It’s one of the biggest issues of the talks and it’s sure to provoke a backlash on multiple fronts.
The U.S. negotiating team showed industry representatives their proposal to Canada and Mexico and it contained four ideas that would complicate auto production, several sources said Friday.
First, it requires all cars to include 85 per cent North American content to avoid a tariff, up from the current 62.5 per cent; 50 per cent of a car’s content would have to come from the U.S.; and it would toughen the way content is calculated, with a list upgraded to include parts that didn’t exist in 1994 when NAFTA was originally implemented.
A fourth irritant is the minuscule proposed phase-in period.
Automakers would have one year to comply with the American-made quota and two years to comply with the overall North American content requirement under the proposal, which is a radical departure not only in substance but also in the timing of phase-in periods normally included in trade agreements.
The demands are deemed so impractical the talk in the hallways at the conference site revolves around which of two objectives the Americans are trying to achieve: Sabotage the talks, or shock other parties into concessions.
A Canadian auto-parts representative said he tends toward the latter.
“My instinct is this is, ‘Art of the Deal,'” said Flavio Volpe. “There are those who think these are poison pills designed … to get the partners to leave the table.”
The proposal came as the U.S. made its first significant move on dairy, a traditional sticking point with Canada. Several insiders said Friday the U.S. has asked Canada to scrap its special classifications benefiting domestic producers for things like diafiltered cheese-making products.
The U.S. also wants a veto power over future Canadian classification changes.
What’s already proposed would lead to changes in Canada’s supply-management system. The U.S. has not yet made any explicit request for a percentage of Canada’s protected dairy market. But that request could still come at any time.
Earlier U.S. demands include a termination clause that would cancel NAFTA after five years, unless all parties agree to extend it, and a Buy American rule that would make it far more difficult for non-U.S. companies to bid for public projects.
The auto proposal is so controversial, organizations that are normally rivals are allied against it. Volpe’s Automotive Parts Manufacturers’ Association says it could create a perverse incentive for producers to leave the continent.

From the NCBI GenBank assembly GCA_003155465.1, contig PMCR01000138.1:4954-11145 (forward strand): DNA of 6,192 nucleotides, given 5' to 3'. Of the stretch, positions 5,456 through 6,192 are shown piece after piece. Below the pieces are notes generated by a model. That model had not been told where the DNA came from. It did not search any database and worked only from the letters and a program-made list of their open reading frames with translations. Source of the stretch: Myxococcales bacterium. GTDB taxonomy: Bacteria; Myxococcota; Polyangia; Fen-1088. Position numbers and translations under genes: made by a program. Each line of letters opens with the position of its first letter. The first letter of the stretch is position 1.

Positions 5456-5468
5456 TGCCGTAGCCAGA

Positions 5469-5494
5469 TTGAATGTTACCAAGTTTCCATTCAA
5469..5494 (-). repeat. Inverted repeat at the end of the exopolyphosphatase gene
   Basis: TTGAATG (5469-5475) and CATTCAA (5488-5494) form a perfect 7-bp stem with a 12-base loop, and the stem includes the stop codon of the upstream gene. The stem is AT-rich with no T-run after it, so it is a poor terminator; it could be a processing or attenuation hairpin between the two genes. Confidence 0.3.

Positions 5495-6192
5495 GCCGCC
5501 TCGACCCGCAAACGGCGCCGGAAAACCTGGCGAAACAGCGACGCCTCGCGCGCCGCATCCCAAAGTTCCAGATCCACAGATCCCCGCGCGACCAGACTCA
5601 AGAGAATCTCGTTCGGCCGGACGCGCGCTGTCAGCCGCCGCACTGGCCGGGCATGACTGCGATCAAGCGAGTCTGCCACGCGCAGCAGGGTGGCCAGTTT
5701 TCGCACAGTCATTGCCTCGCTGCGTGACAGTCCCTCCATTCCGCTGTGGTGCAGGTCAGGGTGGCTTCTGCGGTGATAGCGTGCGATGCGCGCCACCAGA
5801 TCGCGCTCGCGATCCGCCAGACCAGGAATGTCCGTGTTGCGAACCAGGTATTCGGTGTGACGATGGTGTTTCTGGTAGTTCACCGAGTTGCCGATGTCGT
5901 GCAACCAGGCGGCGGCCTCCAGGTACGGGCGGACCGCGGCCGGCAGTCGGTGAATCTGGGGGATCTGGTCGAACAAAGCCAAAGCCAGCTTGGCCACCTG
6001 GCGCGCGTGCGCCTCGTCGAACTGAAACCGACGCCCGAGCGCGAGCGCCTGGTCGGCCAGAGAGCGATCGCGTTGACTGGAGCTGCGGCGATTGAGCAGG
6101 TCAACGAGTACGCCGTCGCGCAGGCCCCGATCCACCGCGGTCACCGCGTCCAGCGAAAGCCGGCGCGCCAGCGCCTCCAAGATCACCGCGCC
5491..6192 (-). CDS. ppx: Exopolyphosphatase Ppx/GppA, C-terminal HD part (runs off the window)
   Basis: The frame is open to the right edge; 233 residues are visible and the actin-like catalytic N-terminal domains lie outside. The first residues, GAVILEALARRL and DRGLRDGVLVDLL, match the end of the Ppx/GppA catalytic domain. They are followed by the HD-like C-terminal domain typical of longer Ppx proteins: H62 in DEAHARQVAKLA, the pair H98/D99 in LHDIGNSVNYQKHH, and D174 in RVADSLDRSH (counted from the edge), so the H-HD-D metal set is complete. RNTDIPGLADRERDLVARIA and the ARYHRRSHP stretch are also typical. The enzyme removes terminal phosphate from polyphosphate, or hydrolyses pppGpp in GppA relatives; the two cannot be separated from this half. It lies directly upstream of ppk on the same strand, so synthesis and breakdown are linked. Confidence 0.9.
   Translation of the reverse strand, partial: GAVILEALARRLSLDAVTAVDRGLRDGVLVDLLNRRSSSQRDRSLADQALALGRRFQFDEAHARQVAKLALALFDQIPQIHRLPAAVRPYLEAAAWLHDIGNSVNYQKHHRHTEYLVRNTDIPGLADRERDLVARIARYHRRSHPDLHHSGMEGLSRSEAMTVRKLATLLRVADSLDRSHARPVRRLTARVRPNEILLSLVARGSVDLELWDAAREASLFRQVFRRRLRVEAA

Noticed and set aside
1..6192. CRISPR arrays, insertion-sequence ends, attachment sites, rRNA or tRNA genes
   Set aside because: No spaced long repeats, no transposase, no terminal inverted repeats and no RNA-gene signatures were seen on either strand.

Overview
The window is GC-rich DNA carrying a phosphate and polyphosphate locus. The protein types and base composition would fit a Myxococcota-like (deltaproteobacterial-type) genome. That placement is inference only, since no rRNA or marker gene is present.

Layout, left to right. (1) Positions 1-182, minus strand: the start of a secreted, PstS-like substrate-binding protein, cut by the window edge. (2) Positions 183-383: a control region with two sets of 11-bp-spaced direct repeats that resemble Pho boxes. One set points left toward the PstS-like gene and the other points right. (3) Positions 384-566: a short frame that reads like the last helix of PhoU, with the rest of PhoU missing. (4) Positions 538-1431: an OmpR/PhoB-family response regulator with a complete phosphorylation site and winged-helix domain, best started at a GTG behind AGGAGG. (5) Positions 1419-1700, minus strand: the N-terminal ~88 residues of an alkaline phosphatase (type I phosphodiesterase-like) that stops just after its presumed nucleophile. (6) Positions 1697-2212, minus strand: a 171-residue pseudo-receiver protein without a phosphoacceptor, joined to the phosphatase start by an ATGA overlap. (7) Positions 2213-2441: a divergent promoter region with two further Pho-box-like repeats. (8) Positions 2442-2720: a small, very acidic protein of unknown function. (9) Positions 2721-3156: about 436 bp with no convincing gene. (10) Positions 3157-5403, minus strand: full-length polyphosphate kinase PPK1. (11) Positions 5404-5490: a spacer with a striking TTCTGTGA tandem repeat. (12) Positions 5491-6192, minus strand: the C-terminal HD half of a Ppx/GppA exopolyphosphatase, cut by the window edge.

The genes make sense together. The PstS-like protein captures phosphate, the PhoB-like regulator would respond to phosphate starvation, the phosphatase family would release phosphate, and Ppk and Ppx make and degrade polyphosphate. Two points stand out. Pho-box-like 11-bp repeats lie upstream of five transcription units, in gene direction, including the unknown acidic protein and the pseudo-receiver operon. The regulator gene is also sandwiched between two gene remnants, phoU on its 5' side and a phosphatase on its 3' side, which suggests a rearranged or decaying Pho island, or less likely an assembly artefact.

Their argument is that it’s far easier to ignore the NAFTA rules and simply pay the U.S. 2.5 per cent import tariff: “It’s not good for the Americans,” Volpe said. “It just doesn’t make sense from a business perspective.”
The union representing Canadian auto workers agrees.
Unifor’s Jerry Dias says the U.S. would never have the power to enforce the proposed changes because companies would just ignore it: “All this argument about 50 per cent, 70 per cent, 85 per cent, it means nothing as long as the U.S. has a 2.5 per cent tariff. It’s like the emperor with no clothes,” Dias said.
“They can yell, scream, threaten, then people say, ‘Okay, here — I’ll pay the 2.5 per cent’.”
He said it’s a moot point anyway because there’s no chance Canada or Mexico will ever agree to a NAFTA that looks like what the Americans are proposing.
“Get it out of your head. That’s never gonna happen,” Dias said. “This is a deal that is going nowhere very quickly.”
Scotiabank analysts agree the proposals would hurt their author.
Car companies would have an incentive to move production away from the U.S., and Canada, either to Asia or Mexico, and pay a tariff rather than deal with the rules being proposed by the U.S., said its deputy chief economist.
“If accepted, the U.S. (proposal) would be a pyrrhic victory,” said Brett House.
House called the proposal a poor solution to a non-existent problem. Growth in auto employment since the Great Recession has skyrocketed in the U.S. to six per cent a year and he said North American content is on the rise in cars produced in Canada and Mexico, contrary to figures being floated by U.S. Commerce Secretary Wilbur Ross.
“There’s no problem here to address,” he said.
One real problem, however, is stagnant wages: U.S. auto salaries have not seen an appreciable increase for years, according to data from the U.S. Bureau of Labor Statistics. Dias says that’s the problem everyone should be attacking — by increasing labour standards, especially in Mexico.
Alexander Panetta, The Canadian Press
GREG KEENAN AND ADRIAN MORROW
TORONTO AND ARLINGTON, VA.
October 14th, 2017
Globe and Mail
The United States is proposing to exempt itself from a key automotive provision it has tabled in the North American free-trade negotiations – a move that experts say would seriously threaten Canada’s ability to land new investment by auto makers.
The Americans have proposed that vehicles shipped to the United States from Canada or Mexico contain 50-per-cent U.S. content, but would not apply that requirement to vehicles made in the United States that are exported to the other two NAFTA countries, according to sources familiar with the negotiations.
Such an exemption would make one of the most protectionist demands the United States has put on the NAFTA table even more stringent, and would divert investment by auto makers in new assembly plants to the United States and away from Canada and Mexico, auto industry officials and trade experts say.